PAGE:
MARCH 31, 2021 

Pennsylvania Senate Bill 1166 is comprised of 3 amendments to the Constitution of Pennsylvania: the Pennsylvania Emergency Declarations Amendment, the Pennsylvania Equal Rights Regardless of Race or Ethnicity Amendment, and the Pennsylvania Legislative Resolution to Extend or Terminate Emergency Declaration Amendment, all statewide ballot measures certified to appear on the ballot, to be decided at the primary election on May 18th, 2021 in Pennsylvania. Two of the three constitutional amendments at  the May 18 primary election are on the governor’s emergency powers, which have been a point of contention for the divided Pennsylvania government since the beginning of the COVID-19 pandemic.

This is reminiscent of the conflict in the United States Senate regarding the filibuster, or the conflict in the Virginia general assembly regarding the redistributing commission. In both instances, the majority party in the legislative is flexing political muscle, with the concern that once out of power as the majority, those same instruments of power that they formed will prosper against them in the hands of the party opposite.

In the midst of these partisan conflicts during a global pandemic, where a mishandled emergency response could mean that COVID-19 and its plurality of mutated variants become globally endemic, how is the charge of the legislature, their public constituency, served?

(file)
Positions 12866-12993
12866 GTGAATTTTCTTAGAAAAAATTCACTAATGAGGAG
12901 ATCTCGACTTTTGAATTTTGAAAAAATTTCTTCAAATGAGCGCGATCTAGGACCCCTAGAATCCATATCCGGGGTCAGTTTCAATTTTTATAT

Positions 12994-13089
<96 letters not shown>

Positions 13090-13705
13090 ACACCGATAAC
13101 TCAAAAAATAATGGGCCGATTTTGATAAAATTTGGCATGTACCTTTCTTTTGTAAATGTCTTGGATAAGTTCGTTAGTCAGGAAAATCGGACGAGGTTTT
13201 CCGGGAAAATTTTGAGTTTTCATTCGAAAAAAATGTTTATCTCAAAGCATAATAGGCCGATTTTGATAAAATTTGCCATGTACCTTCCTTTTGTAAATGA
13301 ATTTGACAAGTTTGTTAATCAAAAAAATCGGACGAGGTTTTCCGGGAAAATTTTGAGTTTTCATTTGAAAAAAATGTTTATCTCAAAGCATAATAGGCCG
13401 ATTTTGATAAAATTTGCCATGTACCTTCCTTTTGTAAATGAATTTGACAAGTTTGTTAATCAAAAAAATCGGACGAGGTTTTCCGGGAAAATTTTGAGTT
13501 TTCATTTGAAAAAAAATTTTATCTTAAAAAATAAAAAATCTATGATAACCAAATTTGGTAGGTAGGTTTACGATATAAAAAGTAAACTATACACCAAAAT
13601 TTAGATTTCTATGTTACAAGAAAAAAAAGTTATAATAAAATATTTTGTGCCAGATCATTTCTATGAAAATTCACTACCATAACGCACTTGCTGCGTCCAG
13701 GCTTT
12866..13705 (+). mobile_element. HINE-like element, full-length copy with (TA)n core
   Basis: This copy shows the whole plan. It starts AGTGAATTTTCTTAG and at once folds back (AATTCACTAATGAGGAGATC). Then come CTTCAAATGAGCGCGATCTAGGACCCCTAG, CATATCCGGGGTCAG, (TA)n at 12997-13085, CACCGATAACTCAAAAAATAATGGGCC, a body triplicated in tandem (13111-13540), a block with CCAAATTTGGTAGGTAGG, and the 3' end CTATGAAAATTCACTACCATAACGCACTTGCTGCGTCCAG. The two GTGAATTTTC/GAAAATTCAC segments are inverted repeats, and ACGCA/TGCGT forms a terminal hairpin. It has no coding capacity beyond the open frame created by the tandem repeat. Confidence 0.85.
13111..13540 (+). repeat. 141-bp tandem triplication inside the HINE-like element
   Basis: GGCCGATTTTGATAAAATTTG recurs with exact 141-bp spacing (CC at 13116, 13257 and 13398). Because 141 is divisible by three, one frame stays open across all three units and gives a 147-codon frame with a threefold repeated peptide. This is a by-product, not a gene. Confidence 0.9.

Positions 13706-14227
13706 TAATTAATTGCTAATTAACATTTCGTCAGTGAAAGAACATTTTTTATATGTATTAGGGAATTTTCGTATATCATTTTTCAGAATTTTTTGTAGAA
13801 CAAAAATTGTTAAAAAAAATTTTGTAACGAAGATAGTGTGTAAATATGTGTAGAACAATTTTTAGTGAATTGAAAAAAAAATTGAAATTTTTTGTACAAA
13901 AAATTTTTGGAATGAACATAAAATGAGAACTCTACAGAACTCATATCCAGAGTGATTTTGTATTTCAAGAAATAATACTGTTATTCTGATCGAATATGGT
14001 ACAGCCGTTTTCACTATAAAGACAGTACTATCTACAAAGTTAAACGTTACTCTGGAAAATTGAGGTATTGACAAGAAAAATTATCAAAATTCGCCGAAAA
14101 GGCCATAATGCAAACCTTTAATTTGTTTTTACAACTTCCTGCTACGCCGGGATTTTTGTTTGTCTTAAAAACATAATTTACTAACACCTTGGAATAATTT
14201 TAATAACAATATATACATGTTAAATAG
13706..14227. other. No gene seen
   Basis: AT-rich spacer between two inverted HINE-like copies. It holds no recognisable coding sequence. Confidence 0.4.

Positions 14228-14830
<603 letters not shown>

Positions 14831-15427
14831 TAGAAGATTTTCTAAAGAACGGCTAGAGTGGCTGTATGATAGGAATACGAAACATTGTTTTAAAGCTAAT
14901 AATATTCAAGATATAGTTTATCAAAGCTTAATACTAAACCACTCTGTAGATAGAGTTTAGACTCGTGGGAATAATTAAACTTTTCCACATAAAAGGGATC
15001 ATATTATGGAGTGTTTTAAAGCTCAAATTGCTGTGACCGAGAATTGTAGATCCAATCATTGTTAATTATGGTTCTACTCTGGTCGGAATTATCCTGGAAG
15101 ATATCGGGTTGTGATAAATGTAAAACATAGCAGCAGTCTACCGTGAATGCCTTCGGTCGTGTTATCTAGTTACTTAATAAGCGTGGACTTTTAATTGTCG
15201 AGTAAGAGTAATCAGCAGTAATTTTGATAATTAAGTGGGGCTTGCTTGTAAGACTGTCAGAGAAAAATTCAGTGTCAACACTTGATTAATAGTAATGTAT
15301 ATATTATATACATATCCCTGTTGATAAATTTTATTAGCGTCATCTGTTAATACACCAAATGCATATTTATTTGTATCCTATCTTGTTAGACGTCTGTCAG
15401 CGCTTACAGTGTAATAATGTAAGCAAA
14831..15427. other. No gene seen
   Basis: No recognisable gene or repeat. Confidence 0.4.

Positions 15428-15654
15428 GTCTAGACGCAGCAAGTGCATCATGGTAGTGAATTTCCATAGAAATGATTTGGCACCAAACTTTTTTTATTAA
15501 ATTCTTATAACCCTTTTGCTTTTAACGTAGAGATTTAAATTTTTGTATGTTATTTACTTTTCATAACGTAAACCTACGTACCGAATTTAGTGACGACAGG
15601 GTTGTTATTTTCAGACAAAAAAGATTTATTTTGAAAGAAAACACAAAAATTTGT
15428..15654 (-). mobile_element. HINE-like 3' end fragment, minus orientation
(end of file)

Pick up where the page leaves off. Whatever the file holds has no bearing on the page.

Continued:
With one potentially orthogonal move, State Senator Vincent Hughes (D-7) proposed the Equal Rights Regardless of Race or Ethnicity Amendment be included in SB 1186, which when enacted after a successful vote by Pennsylvania voters, should protect the rights of Black and other non-white people, regardless of the direction that the political pendulum swings. The language of the ballot question resembles that of the Pennsylvania Equal Rights Regardless of Sex Amendment of 1971.

The move is orthogonal in that the Equal Rights Regardless of Race or Ethnicity Amendment passed with a unanimous vote in the Pennsylvania State Senate to be included on the pending ballot measure. Whether held at the local, state or federal level, equal justice under law should not be partisan. What is the constructive result of differing interpretations of equal rights, where every point upon which to stipulate is disjoint from one or the other party? How may we prove what is that good, and acceptable, and perfect interpretation of what equity should look like, not just here, but in its plurality of varied forms, yet stipulating on key points as expressed around the entirety of our fragile world?